And how and why the traindee® (the 4-way stretchable dog leash against pulling) is so effective and you can have success with it quickly and easily.
A classic topic but sometimes also an extremely important for a lasting harmonious togetherness in the human-dog relationship. And also here we have very often the problem on the side of the human lie, at least originally, from the dog owner often unconsciously only so really brought into being. And no, it is not “your fault”, you have nothing “done wrong” or can not deal with your “dog”, at least not consciously, but more about that later.
But first of all: don’t worry, many masters and mistresses struggle with dogs that pull constantly and often very hard on the leash and nothing seems to help against this undesirable behavior. All training tips were tried, a dog school was visited, private trainer lessons were taken. The glimmer of hope was there, briefly something worked, but the basic behavior did not change in the end and the dog pulls on the leash and nerves as usual. You are not alone here, enough people it goes with their beloved four-legged friends so. Not everyone can have the “perfect dog” that “functions” as we would like it to. It’s no different with children, but unlike our dogs, they can talk to us, which makes things a lot easier.
Why do some dogs actually pull on the lead? Or pull constantly and very strongly? Well, walking on the lead is nothing that would correspond to a “natural” behavior, just as little as it is the wearing of a muzzle. But just as humans have lost much of their naturalness and must or at least should behave in an adapted manner in society, the domestic dog today can no longer be compared to a wild animal or wolf. However, many of our behavior patterns are still firmly anchored in old parts of the brain and this also applies to the modern dog.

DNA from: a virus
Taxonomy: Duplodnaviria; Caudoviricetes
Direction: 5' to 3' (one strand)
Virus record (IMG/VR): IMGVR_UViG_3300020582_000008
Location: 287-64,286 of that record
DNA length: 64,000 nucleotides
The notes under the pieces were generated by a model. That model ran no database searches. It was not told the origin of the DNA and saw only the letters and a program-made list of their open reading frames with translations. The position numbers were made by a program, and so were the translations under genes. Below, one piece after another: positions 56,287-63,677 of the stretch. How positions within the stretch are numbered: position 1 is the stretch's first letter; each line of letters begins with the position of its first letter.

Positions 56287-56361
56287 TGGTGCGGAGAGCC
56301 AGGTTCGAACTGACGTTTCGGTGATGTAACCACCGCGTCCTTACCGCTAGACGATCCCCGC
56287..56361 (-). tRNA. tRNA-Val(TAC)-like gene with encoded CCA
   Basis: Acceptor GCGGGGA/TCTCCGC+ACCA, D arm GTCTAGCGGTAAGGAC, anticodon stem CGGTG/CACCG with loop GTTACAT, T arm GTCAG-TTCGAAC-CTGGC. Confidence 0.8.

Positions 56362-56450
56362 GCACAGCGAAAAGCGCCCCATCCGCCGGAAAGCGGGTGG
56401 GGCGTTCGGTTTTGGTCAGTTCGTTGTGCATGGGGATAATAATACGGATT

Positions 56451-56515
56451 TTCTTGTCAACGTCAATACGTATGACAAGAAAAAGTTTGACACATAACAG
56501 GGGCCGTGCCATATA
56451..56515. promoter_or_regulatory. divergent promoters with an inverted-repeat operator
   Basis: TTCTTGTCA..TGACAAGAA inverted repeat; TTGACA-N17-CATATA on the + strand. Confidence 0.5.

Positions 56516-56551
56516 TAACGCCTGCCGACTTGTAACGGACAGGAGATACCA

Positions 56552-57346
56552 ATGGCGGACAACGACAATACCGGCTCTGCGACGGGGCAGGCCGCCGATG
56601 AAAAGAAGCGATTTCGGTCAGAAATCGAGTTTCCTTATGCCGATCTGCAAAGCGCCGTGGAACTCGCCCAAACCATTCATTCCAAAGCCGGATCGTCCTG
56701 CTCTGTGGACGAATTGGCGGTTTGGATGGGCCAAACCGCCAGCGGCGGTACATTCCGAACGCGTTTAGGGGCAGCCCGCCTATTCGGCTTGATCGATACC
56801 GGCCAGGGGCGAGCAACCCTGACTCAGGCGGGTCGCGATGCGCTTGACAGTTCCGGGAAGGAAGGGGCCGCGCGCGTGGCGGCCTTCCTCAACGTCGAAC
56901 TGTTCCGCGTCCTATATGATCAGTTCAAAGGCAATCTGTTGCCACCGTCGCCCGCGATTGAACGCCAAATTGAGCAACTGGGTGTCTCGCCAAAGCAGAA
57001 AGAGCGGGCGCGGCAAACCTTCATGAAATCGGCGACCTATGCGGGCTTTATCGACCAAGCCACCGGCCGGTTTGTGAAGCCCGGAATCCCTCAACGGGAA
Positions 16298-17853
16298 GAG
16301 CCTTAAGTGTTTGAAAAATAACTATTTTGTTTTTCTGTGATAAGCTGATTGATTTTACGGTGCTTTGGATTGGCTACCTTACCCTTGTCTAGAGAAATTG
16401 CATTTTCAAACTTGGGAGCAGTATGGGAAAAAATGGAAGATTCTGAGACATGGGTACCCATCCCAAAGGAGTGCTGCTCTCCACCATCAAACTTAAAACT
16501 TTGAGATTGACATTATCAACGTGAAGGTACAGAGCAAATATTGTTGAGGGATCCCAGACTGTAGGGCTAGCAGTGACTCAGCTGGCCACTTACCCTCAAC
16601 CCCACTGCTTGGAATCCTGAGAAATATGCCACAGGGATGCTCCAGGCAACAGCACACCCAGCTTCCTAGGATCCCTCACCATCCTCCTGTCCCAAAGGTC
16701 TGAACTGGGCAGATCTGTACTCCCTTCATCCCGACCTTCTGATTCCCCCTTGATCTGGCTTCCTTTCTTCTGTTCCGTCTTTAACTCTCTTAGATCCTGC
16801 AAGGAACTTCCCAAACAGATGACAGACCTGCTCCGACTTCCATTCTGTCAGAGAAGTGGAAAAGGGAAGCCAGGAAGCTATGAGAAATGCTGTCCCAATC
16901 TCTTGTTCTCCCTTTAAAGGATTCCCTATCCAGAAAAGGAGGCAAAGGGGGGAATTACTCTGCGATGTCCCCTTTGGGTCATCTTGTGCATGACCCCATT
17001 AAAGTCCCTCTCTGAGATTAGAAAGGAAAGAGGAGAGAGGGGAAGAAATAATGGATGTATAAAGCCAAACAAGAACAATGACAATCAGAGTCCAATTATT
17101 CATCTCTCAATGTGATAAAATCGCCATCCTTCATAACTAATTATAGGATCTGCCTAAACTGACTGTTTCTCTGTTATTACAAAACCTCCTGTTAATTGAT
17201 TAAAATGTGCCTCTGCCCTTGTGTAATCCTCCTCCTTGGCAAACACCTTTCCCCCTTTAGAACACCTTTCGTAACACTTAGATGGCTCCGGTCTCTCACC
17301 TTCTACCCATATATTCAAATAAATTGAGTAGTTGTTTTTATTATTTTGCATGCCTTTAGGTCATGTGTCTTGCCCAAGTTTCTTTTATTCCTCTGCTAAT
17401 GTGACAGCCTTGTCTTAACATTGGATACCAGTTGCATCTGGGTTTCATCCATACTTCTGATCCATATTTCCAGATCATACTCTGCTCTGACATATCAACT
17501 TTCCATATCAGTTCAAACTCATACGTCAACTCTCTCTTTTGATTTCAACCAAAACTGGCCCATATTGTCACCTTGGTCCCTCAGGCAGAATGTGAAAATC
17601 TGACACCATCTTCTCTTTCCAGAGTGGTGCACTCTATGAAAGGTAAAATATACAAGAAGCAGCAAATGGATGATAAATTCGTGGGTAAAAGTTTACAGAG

It is important to observe when exactly your dog pulls. Unfortunately, this is not as self-evident as it should be and quickly the standard repertoire of dog training is used for leash training instead of trying a no pull dog harness or the traindee lead for dogs that pull.
If your dog only pulls on the lead in certain situations, e.g. because he wants to go somewhere, then you can certainly work well with conditioning models, which I do not have to go into detail now. At the same time, however, there is already the danger of unwanted conditioning from which you may later no longer be so easy to get out of the pulling behavior.
If your dog pulls while walking or hiking, outdoor jerking, because he simply has a lot of kinetic energy and wants to follow this urge to move, then you can not forbid him completely, that would be absolutely counterproductive and certainly not healthy. Try to give him as much as possible and as often and as soon as possible the chance to discover, sniff out and exhaust himself. But again, be careful not to get into an unwanted conditioning that turns an originally rather harmless pulling behavior on the lead into a manifested problem.
If you really have the problem of pulling on the leash all the time and in every situation, please think about how and when it started. Maybe in one of the situations described above?